F.Ailure-to-Deliver (FTD) occurs when a party fails to meet its end of trading by failing to deliver its shares (or cash) by the settlement day, currently two days after the trade (T + 2).
We recently talked about how Reg SHO rules require it Short seller Locate stocks prior to their short sale (albeit not physically pre-borrowing) so that they can conduct their short sales. But long-term investors can also let trades fail if there is a problem with the assignment of accounts and the posting of trades to custody accounts.
What surprised us: How many trades fail?
Most of the symbols have failed trades
Surprisingly, Data from the SEC shows that 40% of all tickers had stocks that were not delivered every day (chart 1).
Our research shows that errors are very evenly distributed across market capitalization. We have assigned all NMS company stocks to quartiles based on their market capitalization and placed around 1,500 stocks in each basket. Then we looked at how many stocks were on the list of errors in each quartile. The blue quartiles in Figure 1 are very similar, although large cap and microcap fail a little more often than stocks in between.
There are also now well over 2,000 ETFs in the NMS universe, making this bucket bigger than the corporate quintiles. However, the fact that ETFs are more than double the equity quintiles seems to indicate that ETFs fail more often.
Chart 1: 40% of all tickers have stocks that were not delivered on an average day in 2020
It’s not as bad as it looks
Almost half of all symbols feel like a lot. A deeper dive into the data puts this into perspective.
What is important is that failed trades make up a relatively small fraction of the total trade.
Looking at the total number of failing stocks, the total market-wide failing stocks contribute less than 1% of the market-wide traded volume on an average day (Figure 2). The data also shows that the level was relatively constant throughout 2020, although it rose in March last year COVID-19 shutdowns started and some hedge funds closed. It then fell below average during the strong rally that this involved many new private investors.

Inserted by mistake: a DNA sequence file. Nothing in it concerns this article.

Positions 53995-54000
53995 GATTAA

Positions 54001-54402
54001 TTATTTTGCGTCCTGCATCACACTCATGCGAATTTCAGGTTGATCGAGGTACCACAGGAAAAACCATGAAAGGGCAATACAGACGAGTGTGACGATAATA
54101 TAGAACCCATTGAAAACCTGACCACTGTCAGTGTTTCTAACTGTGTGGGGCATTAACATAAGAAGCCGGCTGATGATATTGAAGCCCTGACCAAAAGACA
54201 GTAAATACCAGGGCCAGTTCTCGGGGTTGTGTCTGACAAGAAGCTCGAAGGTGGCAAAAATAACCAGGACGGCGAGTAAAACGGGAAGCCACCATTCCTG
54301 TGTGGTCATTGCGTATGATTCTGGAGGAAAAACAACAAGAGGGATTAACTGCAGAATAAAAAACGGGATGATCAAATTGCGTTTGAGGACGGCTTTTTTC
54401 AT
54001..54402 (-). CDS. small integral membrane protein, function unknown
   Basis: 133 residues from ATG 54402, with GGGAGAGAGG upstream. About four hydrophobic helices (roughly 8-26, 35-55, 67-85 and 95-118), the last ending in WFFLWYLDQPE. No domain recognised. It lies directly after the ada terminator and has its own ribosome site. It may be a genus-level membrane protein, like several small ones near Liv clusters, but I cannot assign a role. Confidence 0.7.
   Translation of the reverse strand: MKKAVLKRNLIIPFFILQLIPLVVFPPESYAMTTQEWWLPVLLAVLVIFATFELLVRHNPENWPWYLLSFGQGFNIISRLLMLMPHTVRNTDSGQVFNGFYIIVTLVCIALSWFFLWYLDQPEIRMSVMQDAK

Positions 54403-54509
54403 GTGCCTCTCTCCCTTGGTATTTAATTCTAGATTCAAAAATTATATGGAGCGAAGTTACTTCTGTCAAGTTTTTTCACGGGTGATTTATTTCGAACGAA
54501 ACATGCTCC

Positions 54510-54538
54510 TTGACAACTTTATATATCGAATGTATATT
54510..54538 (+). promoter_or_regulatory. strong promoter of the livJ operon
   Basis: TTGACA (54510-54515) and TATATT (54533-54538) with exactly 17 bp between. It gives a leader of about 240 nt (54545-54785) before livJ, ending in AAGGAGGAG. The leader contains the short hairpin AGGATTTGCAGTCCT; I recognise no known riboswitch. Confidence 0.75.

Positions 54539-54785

Chart 2: Failed stocks make up a small fraction of the total market, less than 2% of total consolidated volume
If we take a closer look, we also see that the stocks that default on most tickers are very small.
Almost half of all failed tickers fail on fewer than 1,000 stocks, and many fail on fewer than 100 stocks (blue colors in Figure 2). In fact, 79% of all failed tickers were for fewer than 10,000 stocks, which, while an operational pain, poses no systemic risk.
Of the remaining stocks that fail, only 5% of the failed tickers (i.e. 2% of all tickers) fail for more than 100,000 stocks (Figure 3).
Chart 3: The majority of the symbols show a relatively insignificant number of stocks that are failing
While half of all symbols fail on any given day, the total number of stocks that failed makes up a small fraction of the total market volume. Most errors focus on a few symbols.
Which raises another question.
What kind of tickers are failing?
One thing that seems to lead to increased defaults is high levels of short selling.
We seen some time ago that only very few tickers have short-term interest on more than 25% of the shares issued (SI / SO). However, if these businesses fail to set up, they typically fail on much larger volumes (and often on consecutive days as well). These symbols have an average default of 26,000 stocks compared to 2,000 and 1,000 failed stocks for stocks that are moderately and infrequently shorted, respectively (Figure 4).
Diagram 4: Symbols with a strong brief interest tend to fail with larger dimensions
Do stocks or ETFs or stocks fail anymore?
In addition to the rules for finding stocks, there are buy-in rules for traders who are out for several days.
From the data we can see several tickers that fail for more than five days in a row in 2020. However, we don’t know if it’s the same person failing to deliver or a series of different trades.
What we find is that ETFs tend to fail on more days each year, and also on more continuous days per year. However, this is likely due to the time liquidity providers need Build baskets Complete creations for getting ETF shares for settlement can be more complicated.
Figure 5: ETFs tend to fail more often, but not necessarily continuously or by the same person
What does it all mean?
Overall, stocks that don’t deliver make up a relatively small fraction of the overall market.
Although most stocks appear on the fail list frequently, they are mostly small amounts of stocks that may be the result of technical or processing errors.
The few symbols with a significant number of failed portions make up most of the volume of failure on any given day. Usually, however, these tickers don’t last long due to buy-in rules because they don’t fail for long.
In short, while errors are common, they are usually very small and usually short-lived. They don’t seem to pose a systemic risk – as the rules suggest.